Thursday 26th March, after four days the epidemiologic curve is rising again. More tests, more and more positives. It’s confirmed, many are the ones affected with COVID-19 who are unaware of it, carriers with few or no symptoms at all. The virus is everywhere and we can’t keep track of it.

Friday 27th March, the Pope grants plenary indulgence. His voice merges with ambulance sirens beyond a deserted piazza San Pietro, gashed by a heavy, incessant rain. Moving words, both for believers and unbelievers, resonating on a dreadful background.

Saturday 28th March, we wake up to headlines on newspapers about burglary in supermarkets and high alert for riots. The crisis is coming and Europe is still divided, on the brink of collapse.

We find ourselves once again in a reversed world, but in a different way every day. Occurrences and recurrences of history. Eternal Return. It is and it has always been an infinite cycle, but with no top or bottom, only an incessant going around always feeling, for a reason or another, upside-down.

Quarantine isn’t the same for everybody. The size of the house makes all the difference, and the air you can breathe from your windows, the risk faced by our older loved ones and most importantly the possibility of buying even food while not working. But if we read newspapers, watch television or just open the door of our home, we all find the same world that’s struggling to breathe.

What remains equal is the terror in front of the invisible, the visceral fear for a massacre that isn’t stopping.

The need for a handhold.

That’s how, day by day, we have seen a growing attention for our doctors and healthcare professionals, for researchers and experts.

The scientific approach isn’t the only one able to describe the terrifying context of our days, but it’s the only cognitive tool that can reach the roots of the outbreak, researching its origins and finding what everyone craves for, a cure and a vaccine. And now intellectuals are again at the centre of government action and everyone’s attention.

Science, we are now absolute witnesses of it, can be a social phenomenon. Science can contribute towards creating a better society, it can initiate deep transformations with its action, which becomes not only cognitive but also cultural.

Well, one of the most important contexts where science exerts this constructive role is politics, where intellectuals always present but, like every social reality, in permanent metamorphosis. They sometimes vanish and reappear, talking with or about them suddenly seems dutiful, and then tedious before long.

Mentioning Elena Cattaneo, professor at the University of Milan and senator for life, “In time of peace I see thousands of thoughts, critics, protests; after the first deaths for meningitis in Italy, everyone in front of the asl, asking for a vaccine. In time of peace death threats to researchers for testing on macaques, night raids in universities, sentences (like the most recent one from the State Council on the case of the macaques) that completely ignore basic experimental rules of research, national legislation putting Italian researchers in a position of minority if compared to our European colleagues; but with the epidemy spreading everyone is asking: how long for a vaccine?”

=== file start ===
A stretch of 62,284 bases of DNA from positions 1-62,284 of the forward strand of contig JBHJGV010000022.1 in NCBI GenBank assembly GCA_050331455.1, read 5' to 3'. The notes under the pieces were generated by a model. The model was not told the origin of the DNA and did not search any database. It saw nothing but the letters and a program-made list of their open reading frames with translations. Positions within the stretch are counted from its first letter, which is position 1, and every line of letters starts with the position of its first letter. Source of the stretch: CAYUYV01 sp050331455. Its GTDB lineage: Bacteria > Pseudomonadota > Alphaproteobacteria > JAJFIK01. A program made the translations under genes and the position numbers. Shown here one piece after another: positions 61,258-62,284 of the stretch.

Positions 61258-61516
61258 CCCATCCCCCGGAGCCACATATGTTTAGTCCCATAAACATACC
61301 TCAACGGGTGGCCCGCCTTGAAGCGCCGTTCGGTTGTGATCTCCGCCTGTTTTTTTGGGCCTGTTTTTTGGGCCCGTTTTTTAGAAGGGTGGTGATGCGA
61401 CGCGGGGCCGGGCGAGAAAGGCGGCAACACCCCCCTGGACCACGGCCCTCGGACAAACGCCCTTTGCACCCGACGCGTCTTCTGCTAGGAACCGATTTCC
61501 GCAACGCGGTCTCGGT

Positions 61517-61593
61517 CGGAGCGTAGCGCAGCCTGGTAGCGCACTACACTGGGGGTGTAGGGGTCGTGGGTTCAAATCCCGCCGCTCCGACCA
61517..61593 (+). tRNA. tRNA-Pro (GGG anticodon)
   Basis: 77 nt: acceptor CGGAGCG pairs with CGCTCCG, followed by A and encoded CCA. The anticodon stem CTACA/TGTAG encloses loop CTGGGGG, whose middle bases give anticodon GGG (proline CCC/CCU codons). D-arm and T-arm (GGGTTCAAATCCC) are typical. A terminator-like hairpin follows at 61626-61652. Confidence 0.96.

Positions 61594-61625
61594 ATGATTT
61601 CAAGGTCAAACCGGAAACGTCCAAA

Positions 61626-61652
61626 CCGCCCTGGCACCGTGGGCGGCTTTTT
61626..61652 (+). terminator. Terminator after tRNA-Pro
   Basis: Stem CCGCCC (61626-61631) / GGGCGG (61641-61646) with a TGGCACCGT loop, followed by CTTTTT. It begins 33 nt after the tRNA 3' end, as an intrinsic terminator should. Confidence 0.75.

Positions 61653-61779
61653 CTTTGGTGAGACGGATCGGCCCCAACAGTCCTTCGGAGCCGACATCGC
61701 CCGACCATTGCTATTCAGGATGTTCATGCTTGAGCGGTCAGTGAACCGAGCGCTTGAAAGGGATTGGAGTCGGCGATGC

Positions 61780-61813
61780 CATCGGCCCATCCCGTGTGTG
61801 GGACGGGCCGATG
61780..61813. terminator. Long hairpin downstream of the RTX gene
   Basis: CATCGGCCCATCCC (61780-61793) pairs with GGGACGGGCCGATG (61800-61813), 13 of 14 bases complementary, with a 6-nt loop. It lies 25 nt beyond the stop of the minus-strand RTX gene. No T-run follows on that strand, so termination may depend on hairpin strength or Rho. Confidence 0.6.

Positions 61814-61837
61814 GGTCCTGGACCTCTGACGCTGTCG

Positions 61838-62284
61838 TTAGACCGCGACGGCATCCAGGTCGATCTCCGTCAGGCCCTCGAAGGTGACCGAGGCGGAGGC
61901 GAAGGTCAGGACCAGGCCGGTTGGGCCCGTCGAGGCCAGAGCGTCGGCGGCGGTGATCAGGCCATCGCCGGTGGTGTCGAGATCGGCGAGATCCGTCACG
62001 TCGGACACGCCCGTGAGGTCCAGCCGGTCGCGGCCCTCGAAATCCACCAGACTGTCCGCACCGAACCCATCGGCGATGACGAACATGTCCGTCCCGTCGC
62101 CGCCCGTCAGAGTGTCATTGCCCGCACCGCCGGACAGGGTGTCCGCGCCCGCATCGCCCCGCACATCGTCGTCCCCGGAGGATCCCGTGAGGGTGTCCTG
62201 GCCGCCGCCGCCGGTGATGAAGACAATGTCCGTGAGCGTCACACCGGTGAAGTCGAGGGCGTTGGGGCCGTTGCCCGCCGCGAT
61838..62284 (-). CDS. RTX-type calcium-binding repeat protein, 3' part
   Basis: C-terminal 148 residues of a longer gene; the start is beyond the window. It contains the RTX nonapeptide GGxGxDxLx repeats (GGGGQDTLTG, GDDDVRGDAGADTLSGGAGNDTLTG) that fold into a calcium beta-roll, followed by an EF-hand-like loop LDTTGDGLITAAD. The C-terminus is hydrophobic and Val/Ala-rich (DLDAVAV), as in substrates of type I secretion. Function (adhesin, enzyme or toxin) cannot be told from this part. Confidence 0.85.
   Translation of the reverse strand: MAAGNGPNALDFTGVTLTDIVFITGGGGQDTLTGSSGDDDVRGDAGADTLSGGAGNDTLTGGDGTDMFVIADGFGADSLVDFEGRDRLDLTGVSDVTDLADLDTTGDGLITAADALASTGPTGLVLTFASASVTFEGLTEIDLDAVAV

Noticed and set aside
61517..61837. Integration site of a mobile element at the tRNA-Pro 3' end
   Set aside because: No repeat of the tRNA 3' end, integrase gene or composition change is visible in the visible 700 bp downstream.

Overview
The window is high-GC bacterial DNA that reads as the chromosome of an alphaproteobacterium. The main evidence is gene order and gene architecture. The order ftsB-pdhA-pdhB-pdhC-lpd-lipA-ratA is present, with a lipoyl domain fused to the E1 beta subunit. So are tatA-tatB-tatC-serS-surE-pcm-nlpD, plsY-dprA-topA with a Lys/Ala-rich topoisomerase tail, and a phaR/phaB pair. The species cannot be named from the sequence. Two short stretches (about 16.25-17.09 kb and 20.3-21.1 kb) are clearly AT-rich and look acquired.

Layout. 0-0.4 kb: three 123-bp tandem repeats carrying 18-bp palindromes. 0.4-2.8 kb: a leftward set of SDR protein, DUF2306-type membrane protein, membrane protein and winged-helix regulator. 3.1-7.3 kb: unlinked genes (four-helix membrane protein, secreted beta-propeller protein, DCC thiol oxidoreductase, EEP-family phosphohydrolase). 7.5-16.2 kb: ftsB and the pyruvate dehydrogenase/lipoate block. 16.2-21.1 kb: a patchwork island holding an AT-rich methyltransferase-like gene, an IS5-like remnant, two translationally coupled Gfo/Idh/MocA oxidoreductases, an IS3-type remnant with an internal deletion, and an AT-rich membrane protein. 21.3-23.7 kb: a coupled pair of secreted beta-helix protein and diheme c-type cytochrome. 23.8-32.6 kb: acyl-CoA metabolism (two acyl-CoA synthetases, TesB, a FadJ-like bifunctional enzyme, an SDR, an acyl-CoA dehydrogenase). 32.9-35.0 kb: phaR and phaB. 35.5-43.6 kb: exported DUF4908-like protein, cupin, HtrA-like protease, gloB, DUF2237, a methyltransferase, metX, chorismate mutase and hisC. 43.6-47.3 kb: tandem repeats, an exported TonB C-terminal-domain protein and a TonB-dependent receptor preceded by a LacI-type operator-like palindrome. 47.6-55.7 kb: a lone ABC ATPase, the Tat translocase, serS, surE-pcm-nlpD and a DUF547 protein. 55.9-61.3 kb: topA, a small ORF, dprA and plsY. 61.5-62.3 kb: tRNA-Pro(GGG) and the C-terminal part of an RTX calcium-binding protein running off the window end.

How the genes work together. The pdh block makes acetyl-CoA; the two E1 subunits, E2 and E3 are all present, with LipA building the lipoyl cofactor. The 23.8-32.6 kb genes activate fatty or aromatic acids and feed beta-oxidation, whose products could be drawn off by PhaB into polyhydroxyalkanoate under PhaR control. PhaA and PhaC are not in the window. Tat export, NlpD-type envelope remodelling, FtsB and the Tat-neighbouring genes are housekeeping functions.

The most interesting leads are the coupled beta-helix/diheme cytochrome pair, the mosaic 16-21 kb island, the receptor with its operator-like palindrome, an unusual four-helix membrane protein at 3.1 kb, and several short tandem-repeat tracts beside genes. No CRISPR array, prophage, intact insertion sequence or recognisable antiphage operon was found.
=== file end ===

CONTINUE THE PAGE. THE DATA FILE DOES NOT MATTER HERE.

That knowledge that in this moment we all hold in high regard, that we desperately seek and from which we expect answers, it’s the same that’s taken for granted in peacetime, or worse debased in favour of the opinions of those setting themselves up as some kind of expert, with no knowledge on the matter.

The one of intellectuals is a recurrent issue. They are at first targeted and prosecuted, but then cyclically everyone invokes them and asks why they remain silent, why they don’t mobilise and direct public opinion, why they don’t give the answers everyone is craving for. They are part of society, but sometimes – and sometimes only – they are called to rise upon it, guide and protect it, just to go back to quietly obeying right after the emergency is overcome.

Similarly, there are some political transformations and social economic challenges that foster and, in some way, require expert consultation in the process of governance. But its also undeniable that this involvement brings significative benefits to the decisional process and to the quality of policies.

Then why don’t we recognise this role also when not strictly necessary? Why granting science the upper hand when we need a rational handhold, and inexorably, completely revoking it once stability is attained, as if we feared its power? Why don’t we search for a constant equilibrium?

The scientific method is clear and universally supported; what it produces can be understood by everybody if properly explained. We can use it to get through this war, but let’s be sure we remember this after the end.

Francesca Biglia